Modeling of High-Density Compaction of Pharmaceutical Tablets Using Multi-Contact Discrete Element Method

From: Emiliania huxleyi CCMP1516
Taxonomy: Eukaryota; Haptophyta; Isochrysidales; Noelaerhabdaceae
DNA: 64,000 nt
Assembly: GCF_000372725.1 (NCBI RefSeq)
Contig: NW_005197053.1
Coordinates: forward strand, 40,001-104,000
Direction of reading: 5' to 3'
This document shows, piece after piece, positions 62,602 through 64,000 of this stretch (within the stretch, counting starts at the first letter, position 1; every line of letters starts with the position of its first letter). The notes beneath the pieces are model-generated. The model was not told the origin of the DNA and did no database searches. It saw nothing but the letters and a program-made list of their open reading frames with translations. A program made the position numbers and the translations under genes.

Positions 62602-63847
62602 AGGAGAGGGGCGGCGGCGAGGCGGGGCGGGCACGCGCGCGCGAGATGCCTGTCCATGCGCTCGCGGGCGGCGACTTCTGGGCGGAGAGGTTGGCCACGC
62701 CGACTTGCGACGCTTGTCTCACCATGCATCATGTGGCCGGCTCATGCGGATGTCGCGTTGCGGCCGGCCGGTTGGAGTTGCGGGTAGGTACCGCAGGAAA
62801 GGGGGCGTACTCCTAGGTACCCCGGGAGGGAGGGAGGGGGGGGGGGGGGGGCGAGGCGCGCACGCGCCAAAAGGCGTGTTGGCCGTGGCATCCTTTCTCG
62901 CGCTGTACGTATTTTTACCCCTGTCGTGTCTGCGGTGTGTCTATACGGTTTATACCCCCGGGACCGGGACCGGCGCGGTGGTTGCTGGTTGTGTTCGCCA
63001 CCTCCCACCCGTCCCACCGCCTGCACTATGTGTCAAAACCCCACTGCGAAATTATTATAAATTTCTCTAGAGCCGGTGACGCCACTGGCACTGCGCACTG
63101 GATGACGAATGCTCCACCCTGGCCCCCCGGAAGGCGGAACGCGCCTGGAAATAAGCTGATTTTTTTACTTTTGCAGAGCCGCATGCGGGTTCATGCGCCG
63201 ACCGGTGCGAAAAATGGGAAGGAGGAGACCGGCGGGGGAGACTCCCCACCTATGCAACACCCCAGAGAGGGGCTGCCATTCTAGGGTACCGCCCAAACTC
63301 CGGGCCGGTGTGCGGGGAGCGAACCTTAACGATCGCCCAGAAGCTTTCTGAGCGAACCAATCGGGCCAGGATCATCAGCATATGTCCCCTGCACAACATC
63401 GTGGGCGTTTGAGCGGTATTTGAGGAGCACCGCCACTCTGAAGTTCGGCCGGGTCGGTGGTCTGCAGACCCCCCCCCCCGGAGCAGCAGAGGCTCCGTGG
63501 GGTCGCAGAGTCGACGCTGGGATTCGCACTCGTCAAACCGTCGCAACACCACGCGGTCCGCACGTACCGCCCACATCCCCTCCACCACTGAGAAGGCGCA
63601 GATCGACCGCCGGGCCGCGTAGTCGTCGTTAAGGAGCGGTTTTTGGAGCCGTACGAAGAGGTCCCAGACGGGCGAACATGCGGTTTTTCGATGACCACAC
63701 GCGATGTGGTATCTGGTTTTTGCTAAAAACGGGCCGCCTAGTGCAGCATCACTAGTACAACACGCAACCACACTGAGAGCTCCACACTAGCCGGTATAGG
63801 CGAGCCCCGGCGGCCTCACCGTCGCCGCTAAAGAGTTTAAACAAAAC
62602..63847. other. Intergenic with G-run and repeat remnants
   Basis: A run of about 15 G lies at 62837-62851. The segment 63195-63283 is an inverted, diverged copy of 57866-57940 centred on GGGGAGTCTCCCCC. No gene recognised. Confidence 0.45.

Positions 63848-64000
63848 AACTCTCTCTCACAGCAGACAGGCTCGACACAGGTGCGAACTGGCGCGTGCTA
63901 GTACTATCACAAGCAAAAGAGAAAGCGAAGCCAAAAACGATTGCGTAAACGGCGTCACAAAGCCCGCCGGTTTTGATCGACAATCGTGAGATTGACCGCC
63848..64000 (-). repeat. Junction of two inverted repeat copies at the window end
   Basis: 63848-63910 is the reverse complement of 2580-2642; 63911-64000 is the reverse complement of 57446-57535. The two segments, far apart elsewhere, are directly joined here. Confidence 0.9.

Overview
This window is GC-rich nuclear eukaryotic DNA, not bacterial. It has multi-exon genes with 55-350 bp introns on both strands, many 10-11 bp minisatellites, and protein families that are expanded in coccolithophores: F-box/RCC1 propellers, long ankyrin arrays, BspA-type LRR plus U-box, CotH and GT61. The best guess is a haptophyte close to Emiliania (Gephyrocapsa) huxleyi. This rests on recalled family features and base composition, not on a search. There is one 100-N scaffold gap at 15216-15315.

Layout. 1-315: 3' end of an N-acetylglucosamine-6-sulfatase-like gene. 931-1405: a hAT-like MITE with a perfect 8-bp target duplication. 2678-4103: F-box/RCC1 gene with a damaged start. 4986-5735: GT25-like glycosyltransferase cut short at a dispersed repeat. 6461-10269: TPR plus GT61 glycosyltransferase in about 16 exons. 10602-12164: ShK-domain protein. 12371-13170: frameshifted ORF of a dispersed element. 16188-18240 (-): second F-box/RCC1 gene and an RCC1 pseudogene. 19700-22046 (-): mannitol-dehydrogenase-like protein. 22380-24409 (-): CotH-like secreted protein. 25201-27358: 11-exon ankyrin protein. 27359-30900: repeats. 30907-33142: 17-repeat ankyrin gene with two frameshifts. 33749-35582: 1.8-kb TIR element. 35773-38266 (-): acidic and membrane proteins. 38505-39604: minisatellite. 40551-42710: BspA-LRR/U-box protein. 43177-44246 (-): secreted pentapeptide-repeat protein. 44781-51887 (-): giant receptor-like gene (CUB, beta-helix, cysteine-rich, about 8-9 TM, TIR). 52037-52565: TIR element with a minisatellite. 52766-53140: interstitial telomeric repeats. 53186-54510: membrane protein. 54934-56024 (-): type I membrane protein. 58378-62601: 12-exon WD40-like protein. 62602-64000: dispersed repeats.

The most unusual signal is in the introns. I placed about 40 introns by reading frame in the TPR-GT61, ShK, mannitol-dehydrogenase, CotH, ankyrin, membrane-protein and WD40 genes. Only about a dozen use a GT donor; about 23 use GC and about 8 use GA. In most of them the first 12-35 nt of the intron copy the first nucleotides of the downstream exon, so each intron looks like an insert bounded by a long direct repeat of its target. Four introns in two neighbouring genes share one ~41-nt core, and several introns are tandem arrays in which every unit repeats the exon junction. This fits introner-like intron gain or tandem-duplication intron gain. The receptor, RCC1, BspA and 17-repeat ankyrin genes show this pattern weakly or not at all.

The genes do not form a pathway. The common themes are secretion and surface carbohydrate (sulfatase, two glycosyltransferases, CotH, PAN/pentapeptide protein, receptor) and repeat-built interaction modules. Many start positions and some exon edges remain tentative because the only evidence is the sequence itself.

The purpose of this work is to simulate the powder compaction of pharmaceutical materials at the microscopic scale in order to better understand the interplay of mechanical forces between particles, and to predict their compression profiles by controlling the microstructure. For this task, the new framework of multi-contact discrete element method (MC-DEM) was applied. In contrast to the conventional discrete element method (DEM), MC-DEM interactions between multiple contacts on the same particle are now explicitly taken into account. A new adhesive elastic-plastic multi-contact model invoking neighboring contact interaction was introduced and implemented. The uniaxial compaction of two microcrystalline cellulose grades (Avicel® PH 200 (FMC BioPolymer, Philadelphia, PA, USA) and Pharmacel® 102 (DFE Pharma, Nörten-Hardenberg, Germany) subjected to high confining conditions was studied. The objectives of these simulations were: (1) to investigate the micromechanical behavior; (2) to predict the macroscopic behavior; and (3) to develop a methodology for the calibration of the model parameters needed for the MC-DEM simulations. A two-stage calibration strategy was followed: first, the model parameters were directly measured at the micro-scale (particle level) and second, a meso-scale calibration was established between MC-DEM parameters and compression profiles of the pharmaceutical powders. The new MC-DEM framework could capture the main compressibility characteristics of pharmaceutical materials and could successfully provide predictions on compression profiles at high relative densities.